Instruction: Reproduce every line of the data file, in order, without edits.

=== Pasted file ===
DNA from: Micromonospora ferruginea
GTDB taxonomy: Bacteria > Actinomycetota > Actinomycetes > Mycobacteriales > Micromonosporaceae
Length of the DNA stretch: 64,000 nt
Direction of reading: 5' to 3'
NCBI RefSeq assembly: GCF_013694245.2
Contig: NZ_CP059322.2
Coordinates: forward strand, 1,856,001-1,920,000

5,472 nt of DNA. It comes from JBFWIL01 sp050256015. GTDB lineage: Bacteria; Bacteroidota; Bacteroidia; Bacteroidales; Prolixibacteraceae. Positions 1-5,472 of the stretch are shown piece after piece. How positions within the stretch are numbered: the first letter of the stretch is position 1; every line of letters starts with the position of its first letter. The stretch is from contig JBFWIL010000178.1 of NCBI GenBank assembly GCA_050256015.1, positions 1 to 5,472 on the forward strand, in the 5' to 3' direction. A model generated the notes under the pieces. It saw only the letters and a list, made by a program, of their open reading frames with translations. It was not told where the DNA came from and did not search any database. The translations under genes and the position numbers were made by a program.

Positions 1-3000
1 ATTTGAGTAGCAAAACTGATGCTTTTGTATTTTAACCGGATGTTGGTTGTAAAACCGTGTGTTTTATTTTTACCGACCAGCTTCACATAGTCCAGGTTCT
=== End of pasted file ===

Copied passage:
DNA from: Micromonospora ferruginea
GTDB taxonomy: Bacteria > Actinomycetota > Actinomycetes > Mycobacteriales > Micromonosporaceae
Length of the DNA stretch: 64,000 nt
Direction of reading: 5' to 3'
NCBI RefSeq assembly: GCF_013694245.2
Contig: NZ_CP059322.2
Coordinates: forward strand, 1,856,001-1,920,000

5,472 nt of DNA. It comes from JBFWIL01 sp050256015. GTDB lineage: Bacteria; Bacteroidota; Bacteroidia; Bacteroidales; Prolixibacteraceae. Positions 1-5,472 of the stretch are shown piece after piece. How positions within the stretch are numbered: the first letter of the stretch is position 1; every line of letters starts with the position of its first letter. The stretch is from contig JBFWIL010000178.1 of NCBI GenBank assembly GCA_050256015.1, positions 1 to 5,472 on the forward strand, in the 5' to 3' direction. A model generated the notes under the pieces. It saw only the letters and a list, made by a program, of their open reading frames with translations. It was not told where the DNA came from and did not search any database. The translations under genes and the position numbers were made by a program.

Positions 1-3000
1 ATTTGAGTAGCAAAACTGATGCTTTTGTATTTTAACCGGATGTTGGTTGTAAAACCGTGTGTTTTATTTTTACCGACCAGCTTCACATAGTCCAGGTTCT